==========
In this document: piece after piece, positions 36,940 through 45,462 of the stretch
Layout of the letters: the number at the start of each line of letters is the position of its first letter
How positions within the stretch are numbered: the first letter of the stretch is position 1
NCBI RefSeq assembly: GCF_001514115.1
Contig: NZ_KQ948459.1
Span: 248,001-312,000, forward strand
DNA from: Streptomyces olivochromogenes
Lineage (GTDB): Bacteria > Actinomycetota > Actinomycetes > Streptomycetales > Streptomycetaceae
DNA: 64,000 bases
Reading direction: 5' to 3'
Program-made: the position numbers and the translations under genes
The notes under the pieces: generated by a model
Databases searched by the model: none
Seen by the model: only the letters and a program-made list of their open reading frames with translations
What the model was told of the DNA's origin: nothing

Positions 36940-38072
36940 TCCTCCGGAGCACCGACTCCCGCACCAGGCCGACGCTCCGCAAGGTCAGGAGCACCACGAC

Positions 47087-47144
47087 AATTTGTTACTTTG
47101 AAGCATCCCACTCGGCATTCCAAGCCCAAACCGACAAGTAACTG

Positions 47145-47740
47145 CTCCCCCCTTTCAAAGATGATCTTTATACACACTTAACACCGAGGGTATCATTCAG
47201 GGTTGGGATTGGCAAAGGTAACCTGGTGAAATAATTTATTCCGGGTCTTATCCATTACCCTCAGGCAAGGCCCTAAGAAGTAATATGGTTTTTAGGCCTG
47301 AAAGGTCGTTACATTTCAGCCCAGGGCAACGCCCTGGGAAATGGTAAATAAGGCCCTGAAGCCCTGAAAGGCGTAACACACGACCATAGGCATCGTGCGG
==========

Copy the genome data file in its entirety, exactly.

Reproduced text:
In this document: piece after piece, positions 36,940 through 45,462 of the stretch
Layout of the letters: the number at the start of each line of letters is the position of its first letter
How positions within the stretch are numbered: the first letter of the stretch is position 1
NCBI RefSeq assembly: GCF_001514115.1
Contig: NZ_KQ948459.1
Span: 248,001-312,000, forward strand
DNA from: Streptomyces olivochromogenes
Lineage (GTDB): Bacteria > Actinomycetota > Actinomycetes > Streptomycetales > Streptomycetaceae
DNA: 64,000 bases
Reading direction: 5' to 3'
Program-made: the position numbers and the translations under genes
The notes under the pieces: generated by a model
Databases searched by the model: none
Seen by the model: only the letters and a program-made list of their open reading frames with translations
What the model was told of the DNA's origin: nothing

Positions 36940-38072
36940 TCCTCCGGAGCACCGACTCCCGCACCAGGCCGACGCTCCGCAAGGTCAGGAGCACCACGAC

Positions 47087-47144
47087 AATTTGTTACTTTG
47101 AAGCATCCCACTCGGCATTCCAAGCCCAAACCGACAAGTAACTG

Positions 47145-47740
47145 CTCCCCCCTTTCAAAGATGATCTTTATACACACTTAACACCGAGGGTATCATTCAG
47201 GGTTGGGATTGGCAAAGGTAACCTGGTGAAATAATTTATTCCGGGTCTTATCCATTACCCTCAGGCAAGGCCCTAAGAAGTAATATGGTTTTTAGGCCTG
47301 AAAGGTCGTTACATTTCAGCCCAGGGCAACGCCCTGGGAAATGGTAAATAAGGCCCTGAAGCCCTGAAAGGCGTAACACACGACCATAGGCATCGTGCGG